IS GHANA READY FOR THE BLOCK CHAIN TECHNOLOGY?

With the new technology that has heated global conversations for over a year now, where can we put our developing nations? Are we truly ready for the changing world? How can we also take a grip of this newly produced technology to solve a problem of problems?

On the 17th of February 2018, the Hackathon info-session was held at the premises of ISpace Foundation at Labone to discuss these important questions and how the nation can work together to solve their own problems. This is a response to the excessive dependence of citizens on government to solve all problems.

Block chain as defined by the authors of Block chain Revolution is “an incorruptible digital ledger of economic transactions that can be programmed to record not just financial transactions but virtually everything of value.” Basically, this technology keeps information as it is – the database is not stored at one single location which means that records kept will be actually public and easily confirmable.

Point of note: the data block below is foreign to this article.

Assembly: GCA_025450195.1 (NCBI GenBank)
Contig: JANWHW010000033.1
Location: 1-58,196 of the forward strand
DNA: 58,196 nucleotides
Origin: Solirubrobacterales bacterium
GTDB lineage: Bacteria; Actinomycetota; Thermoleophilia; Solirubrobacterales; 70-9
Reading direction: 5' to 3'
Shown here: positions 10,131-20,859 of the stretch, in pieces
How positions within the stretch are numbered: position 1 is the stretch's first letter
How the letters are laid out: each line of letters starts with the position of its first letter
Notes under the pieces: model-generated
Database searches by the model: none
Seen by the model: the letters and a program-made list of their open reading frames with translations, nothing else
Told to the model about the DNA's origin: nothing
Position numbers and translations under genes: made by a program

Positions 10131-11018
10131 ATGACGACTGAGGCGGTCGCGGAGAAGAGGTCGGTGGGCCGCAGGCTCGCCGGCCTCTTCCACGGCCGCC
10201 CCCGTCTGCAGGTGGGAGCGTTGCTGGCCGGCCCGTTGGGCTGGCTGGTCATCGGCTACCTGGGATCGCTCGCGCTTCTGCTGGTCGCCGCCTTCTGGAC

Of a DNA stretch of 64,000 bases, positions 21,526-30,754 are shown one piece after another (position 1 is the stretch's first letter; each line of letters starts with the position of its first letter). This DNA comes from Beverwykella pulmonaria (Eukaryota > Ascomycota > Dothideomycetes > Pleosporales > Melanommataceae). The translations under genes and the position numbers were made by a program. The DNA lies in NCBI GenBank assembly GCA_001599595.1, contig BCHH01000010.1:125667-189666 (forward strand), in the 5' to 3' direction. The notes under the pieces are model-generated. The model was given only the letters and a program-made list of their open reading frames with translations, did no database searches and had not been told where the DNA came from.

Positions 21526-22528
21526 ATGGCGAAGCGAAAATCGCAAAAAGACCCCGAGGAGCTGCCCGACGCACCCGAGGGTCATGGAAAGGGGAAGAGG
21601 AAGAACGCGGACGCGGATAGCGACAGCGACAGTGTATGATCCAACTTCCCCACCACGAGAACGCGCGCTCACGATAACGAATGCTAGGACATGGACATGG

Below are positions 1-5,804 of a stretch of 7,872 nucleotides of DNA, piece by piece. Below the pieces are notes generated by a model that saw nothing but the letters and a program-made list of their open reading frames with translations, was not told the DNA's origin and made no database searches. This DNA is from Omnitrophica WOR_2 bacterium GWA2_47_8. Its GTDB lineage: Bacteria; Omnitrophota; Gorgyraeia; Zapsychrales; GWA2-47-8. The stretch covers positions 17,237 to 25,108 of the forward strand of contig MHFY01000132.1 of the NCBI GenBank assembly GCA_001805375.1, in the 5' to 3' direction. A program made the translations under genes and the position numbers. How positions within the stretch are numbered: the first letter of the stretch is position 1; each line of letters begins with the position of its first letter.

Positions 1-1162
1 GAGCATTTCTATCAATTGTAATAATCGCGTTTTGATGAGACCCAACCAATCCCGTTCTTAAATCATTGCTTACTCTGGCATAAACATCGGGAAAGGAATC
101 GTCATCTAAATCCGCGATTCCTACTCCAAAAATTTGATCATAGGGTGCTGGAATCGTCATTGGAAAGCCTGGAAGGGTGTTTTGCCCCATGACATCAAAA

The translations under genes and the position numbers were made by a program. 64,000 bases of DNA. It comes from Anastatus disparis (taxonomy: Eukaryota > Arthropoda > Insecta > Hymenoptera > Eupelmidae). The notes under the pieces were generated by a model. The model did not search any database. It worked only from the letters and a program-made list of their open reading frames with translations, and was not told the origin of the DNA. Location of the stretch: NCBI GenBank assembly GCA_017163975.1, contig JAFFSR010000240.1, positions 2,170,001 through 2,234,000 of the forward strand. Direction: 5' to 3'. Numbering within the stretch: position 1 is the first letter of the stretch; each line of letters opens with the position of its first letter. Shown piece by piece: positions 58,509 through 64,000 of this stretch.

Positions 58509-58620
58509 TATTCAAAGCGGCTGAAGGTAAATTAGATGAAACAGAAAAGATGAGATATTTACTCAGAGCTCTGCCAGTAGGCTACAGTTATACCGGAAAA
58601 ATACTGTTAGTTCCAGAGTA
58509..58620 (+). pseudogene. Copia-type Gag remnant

Mr. Papa Kow Bartels, of the Ministry of Trade, geared the young minds in the Hackathon teams to learn how to move ahead than the government. It is their role now to use the block chain technology to help the government solve their 10 goals.

There are several problems including poverty,  food security, and human settlement, addressing enterprise development, education sectors and several others that can be solved with the use of technology. Mr. Bartels enforced on the local experts finding bankable solutions that can help the government in solving these problems.

The structure of industries in Ghana is highly dominated by services (83%) of which retail and wholesale champion with 53%. It is saddening that agriculture which is the backbone of the Ghanaian economy has remained history and currently non-existing in the structure of industries. The remaining 17% is made up of  small scale industries such as the corn milling industry and several others.

It came as a shock to the whole Hackathon teams that several enterprises that are responsible for electrical supply are non-existing in the Ghanaian industry. This rings an alarm for several young Hackathon members to start brainstorming on how they can steer up Ghana’s industrial technology through the use of the currently induced block chain technology.

This new technology has been made available to everyone. Thus, it is our responsibility to solve a lot of our problems using block chain technologies and in order to better the country.

By Maureen Molly Basemera and Pearl Abbam

 

 

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